• Urban Wild Rodents as Environmental Reservoirs for infectious diseases. Wild rodents in urban centers are frequently identified as the hosts and reservoirs for zoonotic pathogens such as Rickettsia, Leptospira and Hantavirus in the urban environment. Recent evidence indicates that rodents may also acquire human pathogens due to contact with human food and biological waste. This study systematically evaluates rodents as reservoirs of infectious diseases and employs the use of advanced genome sequencing techniques to identify genomic linkages among strains carried by rodents and humans.
  • Pregnancy, parenthood, and family planning among veterinary trainees. Veterinary students and house-officers work rigorous schedules with unique demands on time, resources, and personal well-being. The veterinary profession is now female dominated at most levels and veterinary training overlaps with peak reproductive age for the majority of students and house-officers. There exists no demographic data on the number of veterinary students or house-officers who experience pregnancy, are parents, become parents during their veterinary training or alter family planning due to their training.Furthermore, it is unknown if policies for parental leave, facilities for pumping and/or accommodations for pregnant trainees or parents of young children are in place at veterinary teaching institutions. As the veterinary profession continues to evolve, understanding the unique needs to veterinary trainees with regards to parenting and family planning will inform veterinary institutions at large about how to develop best practices and improve quality of life for this demographic.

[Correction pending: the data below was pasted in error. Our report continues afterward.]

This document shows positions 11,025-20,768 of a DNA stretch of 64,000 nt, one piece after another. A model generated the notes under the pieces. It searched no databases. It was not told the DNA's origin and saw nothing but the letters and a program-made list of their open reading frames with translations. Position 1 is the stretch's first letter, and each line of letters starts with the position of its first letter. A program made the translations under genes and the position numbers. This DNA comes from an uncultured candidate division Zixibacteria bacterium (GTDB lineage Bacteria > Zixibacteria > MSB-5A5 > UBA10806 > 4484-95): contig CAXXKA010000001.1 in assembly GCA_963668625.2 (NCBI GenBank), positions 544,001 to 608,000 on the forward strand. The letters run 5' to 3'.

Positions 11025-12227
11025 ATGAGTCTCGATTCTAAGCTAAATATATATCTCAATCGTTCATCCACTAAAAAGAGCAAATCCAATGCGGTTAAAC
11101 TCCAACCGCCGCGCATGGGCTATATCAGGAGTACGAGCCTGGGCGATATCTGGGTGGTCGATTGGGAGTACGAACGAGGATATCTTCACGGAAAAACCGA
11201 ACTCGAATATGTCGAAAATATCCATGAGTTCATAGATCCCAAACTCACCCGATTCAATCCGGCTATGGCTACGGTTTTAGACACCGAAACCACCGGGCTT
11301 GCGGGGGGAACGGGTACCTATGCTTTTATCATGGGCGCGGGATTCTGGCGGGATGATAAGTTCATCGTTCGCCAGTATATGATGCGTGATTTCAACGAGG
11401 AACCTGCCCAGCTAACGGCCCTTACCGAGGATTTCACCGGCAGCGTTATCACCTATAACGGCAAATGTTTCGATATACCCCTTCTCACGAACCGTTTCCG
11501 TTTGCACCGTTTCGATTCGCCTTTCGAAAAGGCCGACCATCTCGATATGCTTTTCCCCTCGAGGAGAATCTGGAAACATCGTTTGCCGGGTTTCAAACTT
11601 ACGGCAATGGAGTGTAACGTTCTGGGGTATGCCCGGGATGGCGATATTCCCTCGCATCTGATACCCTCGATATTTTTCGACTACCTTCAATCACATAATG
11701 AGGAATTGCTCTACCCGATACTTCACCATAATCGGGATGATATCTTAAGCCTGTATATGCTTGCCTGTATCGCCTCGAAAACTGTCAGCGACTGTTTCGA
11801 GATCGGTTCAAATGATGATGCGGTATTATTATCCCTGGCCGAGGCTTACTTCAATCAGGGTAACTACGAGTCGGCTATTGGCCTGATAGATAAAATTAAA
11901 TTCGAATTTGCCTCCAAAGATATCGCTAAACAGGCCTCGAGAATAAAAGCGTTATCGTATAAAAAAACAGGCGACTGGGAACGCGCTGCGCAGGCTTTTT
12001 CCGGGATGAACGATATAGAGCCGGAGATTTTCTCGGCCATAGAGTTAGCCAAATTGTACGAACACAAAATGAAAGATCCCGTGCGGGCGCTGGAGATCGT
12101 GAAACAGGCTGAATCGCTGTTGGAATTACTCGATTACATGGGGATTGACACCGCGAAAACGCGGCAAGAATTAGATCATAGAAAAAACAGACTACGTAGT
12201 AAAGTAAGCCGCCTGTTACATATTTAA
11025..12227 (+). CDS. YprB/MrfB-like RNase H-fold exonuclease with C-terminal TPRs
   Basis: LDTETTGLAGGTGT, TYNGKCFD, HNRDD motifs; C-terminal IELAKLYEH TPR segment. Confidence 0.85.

• Infectious diseases in wild caught Peruvian Neotropical primates.Primates are phylogenically similar to humans and bi-direction transmission of infectious diseases can occur between humans and primates. Peru is home to over 30 species of Neotropical primates and contact between human and primates is increasing due to the lucrative wildlife trafficking industry, habitat encroachment, and via the expansion and overcrowding of zoos, sanctuaries, and even restaurants that keep captive primates as tourist attractions. There are documented and anecdotal reports of zoonotic diseases such as tuberculosis and herpesvirus in primates in Peru. In addition, it is unknown how the newly emergent Zika virus in South America may circulate in primates, or if primates may act as a reservoir for the virus.  Herpesvirus, Zika virus, and tuberculosis are significant health problems in humans in Peru, yet relatively little is known about how these pathogens behave in semi-domesticated nonhuman primates, who frequently interact with humans in a diverse range of contexts while also having contact with wild, free-roaming nonhuman primate groups.


  • CMPH151, 251, 351, 451 Public Health Integration, Course Director Tufts University School of Medicine
  • CMPH 170 Global Population Health, Course Director, Tufts University School of Medicine
  • VET 233 Introduction to Public Health, Course Director, The Cummings School of Veterinary Medicine at Tufts University
  • MSIDGH 540 Infectious Disease of Humans and Animals 1, Director of the Urogenital Tract Disease Unit, The Cummings School of Veterinary Medicine at Tufts University